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It is impossible to ignore the way in which Smith is presenting a picture of London that is multicultural to its very core. The one major English character marries a lapsed Jamaican Jehova's Witness and has a best friend who is an immigrant from Bangladesh. Throughout, Smith introduces themes such as immigration and the clash of different cultures in the arena of London, UK. Note, for example, the following quote that draws attention to the reality of life for immigrants in the UK:
These days, it feels to me like you make a devil's pact when you walk into this country. You hand over your passport at the check-in, you get stamped, you want to make a little money, get yourself started... but you mean to go back! Who would want to stay? Cold, wet, miserable; terrible food, dreadful newspapers--who would want to stay? In a place where you are never welcomed, only tolerated. Just tolerated. Like you are an animal finally house-trained.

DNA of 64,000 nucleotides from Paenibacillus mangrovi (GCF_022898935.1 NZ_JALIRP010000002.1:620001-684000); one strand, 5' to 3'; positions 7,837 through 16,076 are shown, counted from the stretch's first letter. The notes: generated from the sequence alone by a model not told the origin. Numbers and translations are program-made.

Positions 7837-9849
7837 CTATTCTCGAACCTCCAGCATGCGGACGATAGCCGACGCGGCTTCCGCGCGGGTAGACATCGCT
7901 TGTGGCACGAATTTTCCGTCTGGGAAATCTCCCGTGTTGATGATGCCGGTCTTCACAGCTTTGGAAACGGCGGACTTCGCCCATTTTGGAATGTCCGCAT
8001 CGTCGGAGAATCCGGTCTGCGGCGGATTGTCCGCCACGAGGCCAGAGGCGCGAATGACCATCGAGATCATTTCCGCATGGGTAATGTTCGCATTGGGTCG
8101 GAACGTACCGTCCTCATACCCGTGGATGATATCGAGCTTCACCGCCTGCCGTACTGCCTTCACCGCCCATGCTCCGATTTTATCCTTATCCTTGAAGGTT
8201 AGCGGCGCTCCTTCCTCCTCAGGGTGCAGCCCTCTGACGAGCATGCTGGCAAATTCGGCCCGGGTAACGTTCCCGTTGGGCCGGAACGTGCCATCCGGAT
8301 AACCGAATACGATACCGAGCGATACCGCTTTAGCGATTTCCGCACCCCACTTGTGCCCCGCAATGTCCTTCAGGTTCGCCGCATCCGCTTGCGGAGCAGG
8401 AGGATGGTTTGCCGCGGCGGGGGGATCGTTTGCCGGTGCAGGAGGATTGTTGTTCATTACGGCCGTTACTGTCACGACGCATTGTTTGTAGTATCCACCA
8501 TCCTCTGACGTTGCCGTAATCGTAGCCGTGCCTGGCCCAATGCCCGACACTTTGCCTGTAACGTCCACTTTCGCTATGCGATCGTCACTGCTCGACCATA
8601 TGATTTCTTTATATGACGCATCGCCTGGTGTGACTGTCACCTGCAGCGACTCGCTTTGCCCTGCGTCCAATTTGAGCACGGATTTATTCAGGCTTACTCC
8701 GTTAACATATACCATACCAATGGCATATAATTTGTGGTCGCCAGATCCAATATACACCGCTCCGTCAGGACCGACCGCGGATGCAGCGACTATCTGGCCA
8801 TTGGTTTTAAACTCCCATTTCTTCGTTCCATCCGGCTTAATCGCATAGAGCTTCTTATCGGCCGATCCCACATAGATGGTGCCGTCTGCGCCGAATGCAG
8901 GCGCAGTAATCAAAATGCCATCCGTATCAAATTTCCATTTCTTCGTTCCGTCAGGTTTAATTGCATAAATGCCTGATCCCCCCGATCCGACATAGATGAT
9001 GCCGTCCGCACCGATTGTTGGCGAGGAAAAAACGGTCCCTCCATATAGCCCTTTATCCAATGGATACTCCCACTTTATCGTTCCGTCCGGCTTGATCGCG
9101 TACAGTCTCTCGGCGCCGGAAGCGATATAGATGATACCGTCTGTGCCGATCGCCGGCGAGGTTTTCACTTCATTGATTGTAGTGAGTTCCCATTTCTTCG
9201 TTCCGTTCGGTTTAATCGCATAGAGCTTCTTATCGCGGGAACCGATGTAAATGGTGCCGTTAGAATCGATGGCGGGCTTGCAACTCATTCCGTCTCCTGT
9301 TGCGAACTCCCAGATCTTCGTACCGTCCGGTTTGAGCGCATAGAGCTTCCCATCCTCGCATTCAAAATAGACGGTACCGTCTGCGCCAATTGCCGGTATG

Smith is definitely challenging the status quo in this novel by offering such views and trying to suggest to her English speaking audience that immigration is becoming far more of a fact of modern-day life than perhaps the reader would care to admit. Multiculturalism is therefore presented in this novel through the tremendous variety in all of the characters and how they come from numerous religions, countries and different locations and are all crammed together in London in one glorious mish-mash of culture and background. It is the interplay of these cultures, and how, more seriously, characters try to deal with their migration and the kind of issues raised in the quote above, that make this novel multicultural.
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